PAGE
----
There is nothing permanent except change. -Heraclitus
There is perhaps no more fundamental property of life than change, both in personal experience and, as the basis of evolution, in the nature of biology itself. same. The constant genetic permutations that fuel the evolutionary process have given rise to an incredible complexity and diversity of life, but even in the face of this unstoppable force, some aspects of life are so fundamental that they remain essentially unchangeable. The inevitability of death. The fact of reproduction. The chemical nature of the genetic code. Not surprisingly, some of the genes associated with these phenomena are themselves quite resistant to evolutionary change. Take, for example, histones. The oldest of these proteins, which form the scaffolding around which our DNA wraps, appeared billions of years ago and have changed little since. But some histone genes, in an apparent reversal of this trend, have evolved much more recently and in some cases are still evolving rapidly. In a new article from Molecular biology and evolutionDr. Pravrutha Raman, postdoctoral fellow, and Dr. Harmit Malik, a professor in Fred Hutch’s Basic Sciences Division and connoisseur of genes that evolve faster than they seem to, in collaboration with Dr. Toshi Tsukiyama and the Dr. Antoine Molaro of the Institute of Genetics, Reproduction and Development has identified several new and rapidly evolving histone genes in mammals.
Histone genes can be broadly categorized into main and variant genes. Ancient and extremely conserved base histones (H2A, H2B, H3, and H4) “package genomes after DNA replication,” the authors write. “In contrast, histone variants promote specialized chromatin functions, including DNA repair, genome stability, and epigenetic inheritance.” While a number of variant histone proteins have already been identified, the group noted that very few variants of the H2B protein have been identified in animals. This suggests that our understanding of the histone repertoire in animals may be incomplete. They closely examined 18 mammalian genomes to identify regions showing homology with known histone variants. “We were able to obtain an almost complete list of all variant H2B open reading frames,” they explained, which contained considerable diversity in sequence and length. By performing phylogenetic analysis to understand the evolutionary relationships between these sequences, they found seven distinct classes of H2B variants (Figure 1), five of which are widely present in mammals.
The authors then compared the H2B variants to the H2B core protein to understand what sets these proteins apart. They found a range of differences among proteins that could affect histone function, including those with potential impacts on DNA binding or packaging, post-translational modifications of proteins, protein-protein interactions , or even those that might promote function outside the nucleus. Thus, it seems that each variant has developed a distinct function in the body.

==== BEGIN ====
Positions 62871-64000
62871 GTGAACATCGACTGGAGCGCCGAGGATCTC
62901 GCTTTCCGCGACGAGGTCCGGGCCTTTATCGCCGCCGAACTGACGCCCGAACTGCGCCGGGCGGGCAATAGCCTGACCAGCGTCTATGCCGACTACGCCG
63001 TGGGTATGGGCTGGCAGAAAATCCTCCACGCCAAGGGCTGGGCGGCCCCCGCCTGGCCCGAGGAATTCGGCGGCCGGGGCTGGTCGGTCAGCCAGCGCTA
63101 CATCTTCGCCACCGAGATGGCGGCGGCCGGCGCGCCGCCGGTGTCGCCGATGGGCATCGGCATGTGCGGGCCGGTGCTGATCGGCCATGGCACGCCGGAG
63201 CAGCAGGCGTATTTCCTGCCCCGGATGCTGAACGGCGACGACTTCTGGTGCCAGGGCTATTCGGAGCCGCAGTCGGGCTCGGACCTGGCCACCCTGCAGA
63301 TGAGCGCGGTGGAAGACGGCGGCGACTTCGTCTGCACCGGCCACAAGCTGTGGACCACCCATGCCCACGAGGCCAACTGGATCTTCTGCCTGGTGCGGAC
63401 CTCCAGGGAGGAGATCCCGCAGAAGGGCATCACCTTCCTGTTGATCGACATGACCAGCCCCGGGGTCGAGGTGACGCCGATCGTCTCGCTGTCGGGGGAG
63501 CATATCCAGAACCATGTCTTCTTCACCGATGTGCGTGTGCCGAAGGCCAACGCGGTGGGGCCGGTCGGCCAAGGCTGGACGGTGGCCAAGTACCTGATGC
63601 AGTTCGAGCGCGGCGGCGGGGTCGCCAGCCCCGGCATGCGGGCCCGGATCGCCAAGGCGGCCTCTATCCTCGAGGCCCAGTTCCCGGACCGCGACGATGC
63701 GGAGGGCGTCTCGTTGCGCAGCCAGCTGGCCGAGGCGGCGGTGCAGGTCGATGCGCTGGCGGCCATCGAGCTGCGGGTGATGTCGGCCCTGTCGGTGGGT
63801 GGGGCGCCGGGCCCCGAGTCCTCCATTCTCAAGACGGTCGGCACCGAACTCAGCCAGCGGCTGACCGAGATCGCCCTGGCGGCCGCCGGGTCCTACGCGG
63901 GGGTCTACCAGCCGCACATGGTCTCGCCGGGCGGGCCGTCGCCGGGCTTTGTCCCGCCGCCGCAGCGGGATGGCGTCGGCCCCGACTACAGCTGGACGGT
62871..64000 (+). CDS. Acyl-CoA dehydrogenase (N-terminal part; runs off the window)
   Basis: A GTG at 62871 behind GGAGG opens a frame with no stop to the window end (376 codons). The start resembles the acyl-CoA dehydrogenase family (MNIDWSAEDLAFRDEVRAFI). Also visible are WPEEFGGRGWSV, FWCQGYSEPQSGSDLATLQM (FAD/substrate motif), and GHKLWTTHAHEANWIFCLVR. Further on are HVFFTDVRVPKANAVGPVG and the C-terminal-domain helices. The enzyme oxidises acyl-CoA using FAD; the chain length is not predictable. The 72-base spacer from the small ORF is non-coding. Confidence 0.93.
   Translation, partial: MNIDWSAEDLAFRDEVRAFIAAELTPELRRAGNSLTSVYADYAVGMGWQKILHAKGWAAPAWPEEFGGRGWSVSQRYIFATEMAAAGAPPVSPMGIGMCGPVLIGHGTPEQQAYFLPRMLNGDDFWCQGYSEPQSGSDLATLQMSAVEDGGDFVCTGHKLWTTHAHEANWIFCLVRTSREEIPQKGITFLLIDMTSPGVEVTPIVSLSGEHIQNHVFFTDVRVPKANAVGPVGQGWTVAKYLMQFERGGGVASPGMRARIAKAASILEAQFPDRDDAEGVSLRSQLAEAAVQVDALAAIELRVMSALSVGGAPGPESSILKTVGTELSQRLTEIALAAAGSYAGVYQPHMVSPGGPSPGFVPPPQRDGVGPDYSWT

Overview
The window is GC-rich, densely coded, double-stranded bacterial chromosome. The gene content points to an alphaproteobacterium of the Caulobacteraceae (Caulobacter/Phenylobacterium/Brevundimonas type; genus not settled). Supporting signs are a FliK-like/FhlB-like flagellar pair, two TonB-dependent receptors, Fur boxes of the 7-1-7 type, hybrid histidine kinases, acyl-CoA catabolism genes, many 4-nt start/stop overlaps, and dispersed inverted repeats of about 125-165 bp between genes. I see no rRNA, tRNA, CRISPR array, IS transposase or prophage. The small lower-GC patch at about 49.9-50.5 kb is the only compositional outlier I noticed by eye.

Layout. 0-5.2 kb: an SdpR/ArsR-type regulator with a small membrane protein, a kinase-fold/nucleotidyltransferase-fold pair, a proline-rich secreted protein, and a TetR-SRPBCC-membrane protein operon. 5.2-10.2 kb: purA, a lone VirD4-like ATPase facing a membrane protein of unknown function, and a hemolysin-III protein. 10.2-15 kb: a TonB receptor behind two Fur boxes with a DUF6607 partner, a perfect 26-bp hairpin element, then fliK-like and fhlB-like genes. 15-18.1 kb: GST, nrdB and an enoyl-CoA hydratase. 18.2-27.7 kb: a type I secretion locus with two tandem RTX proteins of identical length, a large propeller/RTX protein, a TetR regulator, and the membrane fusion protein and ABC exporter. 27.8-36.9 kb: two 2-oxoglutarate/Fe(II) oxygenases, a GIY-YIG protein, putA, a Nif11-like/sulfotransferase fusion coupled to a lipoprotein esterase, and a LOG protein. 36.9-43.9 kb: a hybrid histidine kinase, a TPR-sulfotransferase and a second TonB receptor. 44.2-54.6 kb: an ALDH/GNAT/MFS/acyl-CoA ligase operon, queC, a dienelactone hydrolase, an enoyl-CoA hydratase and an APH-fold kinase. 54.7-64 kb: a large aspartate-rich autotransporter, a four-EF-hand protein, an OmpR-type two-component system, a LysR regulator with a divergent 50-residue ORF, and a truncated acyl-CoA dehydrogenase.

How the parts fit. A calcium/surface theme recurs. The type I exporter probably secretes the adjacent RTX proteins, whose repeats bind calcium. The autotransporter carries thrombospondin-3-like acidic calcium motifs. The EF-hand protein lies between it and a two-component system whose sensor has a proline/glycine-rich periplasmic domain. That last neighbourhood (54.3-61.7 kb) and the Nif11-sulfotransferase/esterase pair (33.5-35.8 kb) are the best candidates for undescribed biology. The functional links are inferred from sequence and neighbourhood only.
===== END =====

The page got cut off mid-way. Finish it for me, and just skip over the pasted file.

Next, the group examined the evolutionary dynamics of each variant to determine the extent to which they diversified or remained stable during evolution. They observed high rates of purifying selection in all genes, suggesting that they likely have important biological roles and are therefore somewhat limited in the sequence changes that can be tolerated by the animal, but they also found evidence evolutionary change. All variants of H2B, for example, seemed to evolve faster than the core H2B protein, some of them much faster. Likewise, they observed that many variants had been lost or duplicated in particular animal lines. “Overall, our strong purifying selection results suggest that H2B variants perform vital functions leading to their overall retention, while our positive selection results suggest that they have been the subject of recurrent genetic innovation,” summed up the authors.
Finally, as a step towards understanding the function of these variants, the authors examined tissue-specific RNA sequencing data to determine when and where they are expressed in the body. They found that most of the variants are expressed in the testis, which is known to be a common site for the expression of histone variants. However, two of the variants were primarily expressed in the ovaries and early embryos, an “unusual site of expression for histone variants”, according to Dr Raman, suggesting the tantalizing likelihood that they evolved new functions in line with their new patterns of expression.
Dr Raman, reflecting on the importance of this work, says: “Although histones are generally highly conserved and slowly evolving, we are finding mammalian H2B variants that have highly divergent sequences and display high evolutionary turnover with gains and species-to-species losses…our work reveals that even fundamental protein repertoires like histones can be continually modified by biological forces in the germline.Looking forward, she notes that the main missing piece is an understanding of what these histone variants do.” Most mammalian H2B variants, and in particular our newly discovered H2B variants, have not been functionally characterized. We plan to use human cells to decipher the molecular properties of these histones. Additionally, germline histone variants, including some H2B variants, can be aberrantly expressed in cancer cells. We are interested in the causes and consequences of this aberrant expression on human cancers. Dr. Raman was also keen to point out that two other members of the Malik Lab, undergraduate student Callie Rominger and staff scientist Dr. Janet Young, have made significant contributions to this work.